The upper limits of the available dc-link voltage and current rating of the inverter limit the maximum speed available at rated torque to the base speed ([b). However, it is often desirable to operate at higher speeds (e.g. in electric vehicles). Above base speed, however, the induced emf will exceed the input voltage and so current cannot be fed into the motor. By reducing the induced emf, by weakening the air gap flux linkages, higher speeds can be obtained.

Sinusoidal SPM Motor Drives (cont¶d)
In order to achieve the field weakening, a demagnetizing current -ids must be injected on the stator side. However, this ids must be large because of low armature reaction flux, ]a. This small weakening of ]s results in a small range of field-weakening speed control.
Let us consider next how to extend the vector control scheme to speeds beyond base speed ([b), i.e. into the field-weakening region.

Sinusoidal SPM Motor Drives (cont¶d)
A phasor diagram for field-weakening control is shown below:

Sinusoidal SPM Motor Drives (cont¶d)
The injected -ids which provides the flux $ weakening results in a rotation of the I s $ vector. At a¶, I s ! ids which corresponds to zero torque and maximum speed, [r1. At this condition, H=0, ]s=]s¶, Vf=Vf¶ and Vs=Vs¶ (see phasor diagram). The field weakening region can be increased by increasing the stator inductance (see torque-speed diagram on next slide).

Sinusoidal SPM Motor Drives (cont¶d)

Sinusoidal SPM Motor Drives (cont¶d)
A block diagram of a vector control drive for a sinusoidal SPM motor including the field weakening region is shown below:

Sinusoidal SPM Motor Drives (cont¶d)
In constant torque mode, ids*=0 but in µ field-weakening mode, flux ] s is controlled inversely with speed with -ids* control generated by the flux loop. Within the torque loop, iqs is controlled to be limited to the value,
i
* qsm

$2  i ! I s ds

2

$ where I s is the rated stator current.

Control of Brushless DC Motor Drives
Trapezoidal synchronous permanent magnet motors have performance characteristics resembling those of dc motors and are therefore often referred to as brushless dc motors (BLDM). Concentrated, full-pitch stator windings in these motors are used to induce 3* trapezoidal voltage waves at the motor terminals. Thus a 3* inverter is required to drive these motors as shown in the next slide.

Control of BLDM Drives (cont¶d)

The inverter can operate in two modes: 1) 2T/3 angle switch-on mode 2) Voltage and current control PWM mode

Control of BLDM Drives (cont¶d)
The 2T/3 angle switch-on mode is shown in the below figure:

Control of BLDM Drives (cont¶d)
The switches Q1-Q6 are switched on so that the input dc current Id is symmetrically located at the center of each phase voltage wave. At any instant in time, one switch from the upper group (Q1,Q3,Q5) and one switch from the lower group (Q2,Q4,Q6) are on together. The absolute position sensor is used to ensure the correct timing of the switching/commutation of the devices. At any time, two phase CEMF¶s (2Vc) of the motor are connected in series across the inverter input. @The power into the motor is 2VCId.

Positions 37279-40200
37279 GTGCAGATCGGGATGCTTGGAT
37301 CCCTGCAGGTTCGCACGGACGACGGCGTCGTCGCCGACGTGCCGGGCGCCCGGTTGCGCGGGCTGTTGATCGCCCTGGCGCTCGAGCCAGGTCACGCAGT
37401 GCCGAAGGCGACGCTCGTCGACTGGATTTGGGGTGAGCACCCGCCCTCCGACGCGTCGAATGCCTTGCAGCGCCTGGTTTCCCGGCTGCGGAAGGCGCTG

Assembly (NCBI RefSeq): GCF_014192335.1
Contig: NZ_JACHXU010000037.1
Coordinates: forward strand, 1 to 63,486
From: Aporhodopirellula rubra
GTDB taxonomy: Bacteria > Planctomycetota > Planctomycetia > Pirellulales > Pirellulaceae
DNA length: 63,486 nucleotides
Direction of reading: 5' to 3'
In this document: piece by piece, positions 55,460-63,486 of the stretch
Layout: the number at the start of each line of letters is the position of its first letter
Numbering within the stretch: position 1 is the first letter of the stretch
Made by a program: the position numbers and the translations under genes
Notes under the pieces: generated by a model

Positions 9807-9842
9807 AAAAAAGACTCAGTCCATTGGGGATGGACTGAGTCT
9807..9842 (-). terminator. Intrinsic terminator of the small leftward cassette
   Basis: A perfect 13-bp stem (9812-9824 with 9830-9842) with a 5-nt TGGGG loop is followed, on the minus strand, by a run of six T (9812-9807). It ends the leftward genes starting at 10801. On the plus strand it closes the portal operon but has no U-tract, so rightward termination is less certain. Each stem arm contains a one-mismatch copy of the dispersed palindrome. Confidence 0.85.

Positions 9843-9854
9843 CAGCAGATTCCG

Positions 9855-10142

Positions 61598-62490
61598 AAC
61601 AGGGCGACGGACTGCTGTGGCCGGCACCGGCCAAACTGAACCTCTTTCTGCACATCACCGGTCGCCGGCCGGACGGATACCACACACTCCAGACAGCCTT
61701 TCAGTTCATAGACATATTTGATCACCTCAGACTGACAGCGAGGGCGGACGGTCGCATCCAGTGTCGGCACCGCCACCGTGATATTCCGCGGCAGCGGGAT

Control of BLDM Drives (cont¶d)
In addition to controlling commutation by the timing of the switches in the PWM inverter, it is also possible to control the current and voltage output of the inverter by operating the PWM in a chopper mode. This is the voltage and current control PWM mode of operation of the drive.

Control of BLDM Drives (cont¶d)
The average output current and voltage are set by the duty cycle of the switches in the PWM inverter. Varying the duty cycle results in variable average output current/voltage. Two chopping modes can be used - feedback mode and freewheeling mode. In feedback mode, two switches are switched on and off together (e.g. Q1 and Q6) whereas in freewheeling mode, the chopping is performed only on one switch at a time.

Control of BLDM Drives (cont¶d)

Control of BLDM Drives (cont¶d)
Consider the feedback mode with Q1 and Q6 as the controlling switching devices. During the time that these switches are on, the phase a and b currents are increasing but during the time that they are off, the currents will decrease through feedback through the diodes D3 and D4. The average terminal voltage Vav will be determined by the duty cycle of the switches.

Control of BLDM Drives (cont¶d)
Now consider the freewheeling mode of operation. When Q6 is on Vd is applied across ab and the current increases. When Q6 is turned off, freewheeling current flows through Q1 and D3 (effectively shortcircuiting the motor terminals) and the current decreases (due to the back emf).

Control of BLDM Drives (cont¶d)
The steady state torque-speed characteristics for a brushless dc motor can be easily derived. Ignoring power losses, the input power is given by:
in

! ea ia  eb ib  ec ic ! 2 I dVc

The torque developed by the motor is simply,
Pin Te ! [e

Control of BLDM Drives (cont¶d)
The back emf is proportional to rotor speed and is given by:

Vc ! K[ r
where K is the back emf constant and [r is the mechanical rotor speed (=P/2) [e. The steady state (dc) circuit equation for any switch combination is:

Vd ! 2 Rs I d  2Vc

Control of BLDM Drives (cont¶d)
The torque expression can be rewritten as:

Te ! K .P.I d ! K1 I d
where P= # of motor poles. If we define the base torque as:
eb